By Adam Doud/May 11, 2023 3:16 pm EST
EDITORS’ RATING : 9 / 10
True wireless earbuds are a dime a dozen these days. Ever since Apple’s “courageous” omission of the headphone jack, the market for TWS (true-wireless stereo earbuds) has unapologetically boomed. These days, reviewers like myself don’t even bother dinging a phone for a lack of a headphone jack because as a society, we’ve moved on. I’m no stranger to TWS pitches in my inbox, but when Poly reached out, I got excited.
Poly (now a sub-brand of HP) is doing something really fun while at the same time focusing on what brings home the bacon — business customers. Poly used to be Plantronics and when it adopted its new name, it pivoted from consumer earbuds to business-focused headsets. It’s the kind of company that makes headsets worn by cubicle smurfs and truck drivers.
But in this case, HP and Poly are bringing something new to the table, and it’s this newness that is exciting. You’re probably used to carrying around TWS in a nice battery case, but when HP saw that battery case, all it saw was some wasted space. So it decided to use that wasted space. I’ve been using a review sample of the Poly Voyager Free 60+ UC TWS for two weeks and this is my full review.
Wasted no more
Before we get into the normal stuff, let’s talk about why these earbuds are so much fun. The main reason is that Poly decided to use that space on the top of its charging case. It put a small touchscreen on the case, which allows you to do a lot with the earbuds. You can play and pause your music. You can turn active noise canceling on and off. You can pair a new device with the earbuds.
Of course, this is all stuff you can usually do with earbuds if you open your phone and/or tap on the earbuds, and you can still do all that stuff with your phone or with taps on the earbuds, but you can also do them on the case. You might think this is a novelty that will wear off. Dear reader, it is not. Yes, you can and do control the earbuds using gestures, but you can also use the case if you want to, and there are times when that ability comes in really handy.
Rather than trying to remember what gestures do what, or where the reset button is, you can just swipe and tap away on the touchscreen. It’s a joy.
Gestures are still here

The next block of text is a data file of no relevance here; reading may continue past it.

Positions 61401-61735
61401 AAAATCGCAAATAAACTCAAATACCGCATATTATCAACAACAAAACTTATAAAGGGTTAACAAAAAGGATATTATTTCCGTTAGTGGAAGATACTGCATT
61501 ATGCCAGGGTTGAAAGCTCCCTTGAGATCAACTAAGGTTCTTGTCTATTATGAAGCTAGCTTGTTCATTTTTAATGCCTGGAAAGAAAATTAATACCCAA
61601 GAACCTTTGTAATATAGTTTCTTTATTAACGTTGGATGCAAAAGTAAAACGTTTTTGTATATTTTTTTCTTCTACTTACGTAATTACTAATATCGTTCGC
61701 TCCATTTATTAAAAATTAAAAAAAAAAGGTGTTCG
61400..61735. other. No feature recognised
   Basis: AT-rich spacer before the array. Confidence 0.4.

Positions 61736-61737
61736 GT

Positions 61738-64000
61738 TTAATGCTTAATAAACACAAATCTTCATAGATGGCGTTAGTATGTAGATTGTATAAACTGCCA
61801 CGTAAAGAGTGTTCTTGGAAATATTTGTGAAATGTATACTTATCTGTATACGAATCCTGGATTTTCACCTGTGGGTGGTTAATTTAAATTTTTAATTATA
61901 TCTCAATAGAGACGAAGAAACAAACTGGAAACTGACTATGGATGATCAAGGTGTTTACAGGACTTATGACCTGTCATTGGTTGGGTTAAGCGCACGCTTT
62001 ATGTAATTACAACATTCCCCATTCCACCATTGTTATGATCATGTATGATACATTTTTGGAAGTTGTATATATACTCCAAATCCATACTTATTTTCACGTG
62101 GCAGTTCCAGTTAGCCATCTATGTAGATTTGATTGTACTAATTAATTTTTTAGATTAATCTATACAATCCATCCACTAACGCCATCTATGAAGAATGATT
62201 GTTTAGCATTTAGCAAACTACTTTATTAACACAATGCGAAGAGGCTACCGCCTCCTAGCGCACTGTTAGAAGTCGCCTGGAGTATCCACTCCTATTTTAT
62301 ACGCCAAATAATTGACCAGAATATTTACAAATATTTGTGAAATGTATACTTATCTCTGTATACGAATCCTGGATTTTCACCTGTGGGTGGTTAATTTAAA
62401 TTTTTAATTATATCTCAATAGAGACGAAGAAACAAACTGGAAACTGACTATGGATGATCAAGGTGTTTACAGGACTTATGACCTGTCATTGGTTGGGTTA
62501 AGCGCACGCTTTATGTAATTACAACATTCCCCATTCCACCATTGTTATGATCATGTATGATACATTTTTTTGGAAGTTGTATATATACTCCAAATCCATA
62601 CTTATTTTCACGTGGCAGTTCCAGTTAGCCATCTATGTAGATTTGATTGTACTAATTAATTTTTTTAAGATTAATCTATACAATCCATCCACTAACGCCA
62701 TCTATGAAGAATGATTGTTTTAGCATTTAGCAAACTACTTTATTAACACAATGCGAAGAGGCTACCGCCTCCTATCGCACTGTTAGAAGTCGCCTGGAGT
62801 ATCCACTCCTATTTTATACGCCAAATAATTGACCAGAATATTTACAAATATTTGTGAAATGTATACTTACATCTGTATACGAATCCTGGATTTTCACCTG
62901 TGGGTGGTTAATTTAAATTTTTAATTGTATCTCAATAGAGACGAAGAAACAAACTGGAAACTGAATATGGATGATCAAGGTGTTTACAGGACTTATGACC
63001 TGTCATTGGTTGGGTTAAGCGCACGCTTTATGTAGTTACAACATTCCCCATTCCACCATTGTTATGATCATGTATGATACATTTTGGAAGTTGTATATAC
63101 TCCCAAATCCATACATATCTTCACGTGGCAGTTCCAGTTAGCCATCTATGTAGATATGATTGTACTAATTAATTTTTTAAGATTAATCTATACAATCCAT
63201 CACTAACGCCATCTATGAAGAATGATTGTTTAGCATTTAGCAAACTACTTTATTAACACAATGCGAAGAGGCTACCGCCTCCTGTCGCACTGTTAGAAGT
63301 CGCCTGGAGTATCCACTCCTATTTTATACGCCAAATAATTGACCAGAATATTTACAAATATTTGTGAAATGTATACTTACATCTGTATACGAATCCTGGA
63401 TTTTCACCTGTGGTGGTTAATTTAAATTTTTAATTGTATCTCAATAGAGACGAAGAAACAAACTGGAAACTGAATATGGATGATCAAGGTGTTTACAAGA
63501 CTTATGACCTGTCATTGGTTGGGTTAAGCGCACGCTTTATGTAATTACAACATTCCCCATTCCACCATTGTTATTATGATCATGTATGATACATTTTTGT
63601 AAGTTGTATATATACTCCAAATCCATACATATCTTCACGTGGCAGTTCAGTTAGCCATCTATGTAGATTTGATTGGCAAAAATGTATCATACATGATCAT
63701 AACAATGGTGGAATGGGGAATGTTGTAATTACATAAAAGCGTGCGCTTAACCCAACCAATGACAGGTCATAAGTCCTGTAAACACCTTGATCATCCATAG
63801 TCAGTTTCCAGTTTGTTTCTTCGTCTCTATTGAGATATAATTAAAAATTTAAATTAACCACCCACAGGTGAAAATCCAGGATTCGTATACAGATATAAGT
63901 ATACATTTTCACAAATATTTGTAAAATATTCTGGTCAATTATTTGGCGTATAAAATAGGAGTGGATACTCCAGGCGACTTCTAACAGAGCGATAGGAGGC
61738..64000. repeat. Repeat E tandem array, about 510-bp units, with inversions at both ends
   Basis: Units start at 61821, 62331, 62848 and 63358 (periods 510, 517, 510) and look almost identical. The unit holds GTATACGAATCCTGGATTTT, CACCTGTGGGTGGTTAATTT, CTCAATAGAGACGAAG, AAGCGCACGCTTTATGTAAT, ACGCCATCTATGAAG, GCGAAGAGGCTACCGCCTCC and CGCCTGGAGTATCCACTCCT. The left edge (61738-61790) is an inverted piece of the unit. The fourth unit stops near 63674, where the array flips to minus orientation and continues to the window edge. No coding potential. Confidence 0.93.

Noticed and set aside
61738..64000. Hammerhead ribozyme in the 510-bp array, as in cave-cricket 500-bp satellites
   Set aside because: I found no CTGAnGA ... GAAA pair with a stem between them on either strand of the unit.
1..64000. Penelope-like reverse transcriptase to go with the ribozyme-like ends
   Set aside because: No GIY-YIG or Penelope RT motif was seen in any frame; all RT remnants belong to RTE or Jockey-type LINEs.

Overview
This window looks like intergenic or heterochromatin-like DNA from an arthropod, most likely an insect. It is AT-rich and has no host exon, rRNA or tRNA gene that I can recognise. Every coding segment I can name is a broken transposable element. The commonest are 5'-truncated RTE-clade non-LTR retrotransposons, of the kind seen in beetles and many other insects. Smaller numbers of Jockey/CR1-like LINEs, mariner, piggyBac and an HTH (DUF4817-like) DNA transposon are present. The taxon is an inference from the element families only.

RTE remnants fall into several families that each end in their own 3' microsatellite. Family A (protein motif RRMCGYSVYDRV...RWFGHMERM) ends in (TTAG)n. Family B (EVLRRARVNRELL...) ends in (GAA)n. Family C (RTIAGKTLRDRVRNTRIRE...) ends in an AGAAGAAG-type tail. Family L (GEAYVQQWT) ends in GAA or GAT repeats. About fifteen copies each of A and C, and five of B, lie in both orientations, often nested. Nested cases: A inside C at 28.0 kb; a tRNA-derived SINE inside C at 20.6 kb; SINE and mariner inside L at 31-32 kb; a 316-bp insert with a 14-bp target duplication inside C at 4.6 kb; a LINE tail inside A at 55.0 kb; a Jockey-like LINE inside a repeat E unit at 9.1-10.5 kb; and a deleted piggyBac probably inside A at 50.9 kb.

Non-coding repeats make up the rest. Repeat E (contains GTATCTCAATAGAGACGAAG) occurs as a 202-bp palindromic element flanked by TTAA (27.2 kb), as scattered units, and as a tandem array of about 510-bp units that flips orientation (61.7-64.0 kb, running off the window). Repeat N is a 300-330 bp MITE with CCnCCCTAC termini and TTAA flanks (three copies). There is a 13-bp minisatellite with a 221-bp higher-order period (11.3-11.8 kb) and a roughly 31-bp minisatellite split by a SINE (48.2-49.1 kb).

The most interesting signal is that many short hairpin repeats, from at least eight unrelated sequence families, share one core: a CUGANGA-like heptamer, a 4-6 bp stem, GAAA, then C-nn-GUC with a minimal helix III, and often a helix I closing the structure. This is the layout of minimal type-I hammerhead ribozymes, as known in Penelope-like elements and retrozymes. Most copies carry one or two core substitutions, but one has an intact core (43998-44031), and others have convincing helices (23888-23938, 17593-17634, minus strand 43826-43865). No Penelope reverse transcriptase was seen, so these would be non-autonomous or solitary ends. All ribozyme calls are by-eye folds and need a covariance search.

Like most earbuds, these can be controlled by gestures and buttons too. Each earbud has a button at the bottom of the stem that can be used for play and pause. Additionally, each earbud has a swipe area that you can use to increase or decrease volume with an up or down swipe. You can also turn on Active Noise Cancelation with the same swipe gesture. The difference is in the media. If the media is playing, swiping changes the volume. If it’s not, it turns ANC on and off. You can also customize those swipes in the app, or you can just use the touchscreen on the case.
Much of the other stuff that you can customize in the app has to do with voice prompts. You can control how loud they are and whether you get a voice prompt or a beep for things like reaching maximum volume There are also options like auto-pausing music when you remove an earbud, auto-answering phone calls, and the equalizer. All told, there are many options you can manage, but one that missing is customizing swipes based on which earbud you’re swiping. Personally, I’d like the ability to adjust the volume with my left ear and track position on the right.
Speaking of the equalizer, these buds come with some impressive sound. Since these earbuds are geared toward business and Zoom calls, the default equalizer is flat. If you switch the EQ to bass, you are treated to some quality thumping. Considering Poly’s focus on voice headsets and their midrange-heavy sound, you’ll be surprised at how good the sound is. Indeed, you can get that if you choose the Bright EQ setting, but unfortunately, that’s the end of the list when it comes to EQ. You can choose Bass, Flat, or Bright. There is no custom setting, which is quite disappointing.
The other disappointing part of these buds also relates to sound in that the buds don’t fit correctly in my ear. The buds come with three different-sized ear tips, but the tip doesn’t actually go into your ear as much as you might generally like. The angle of the ear tip points down at a sharp angle and because the ear tip rests on the outside of my ear canal, there isn’t a great seal.
I compared these buds to the recently reviewed OnePlus Nord Buds Pro 2 and the angles are very similar, but it looks like the OnePlus buds point just a bit further out, so they can fit into my ear properly. After a while, you will get used to the fit. I mostly listen to podcasts, so I’m not losing a lot of sound quality overall, but it’s the most disappointing part of the earbuds in my world.
ANC is a double edged sword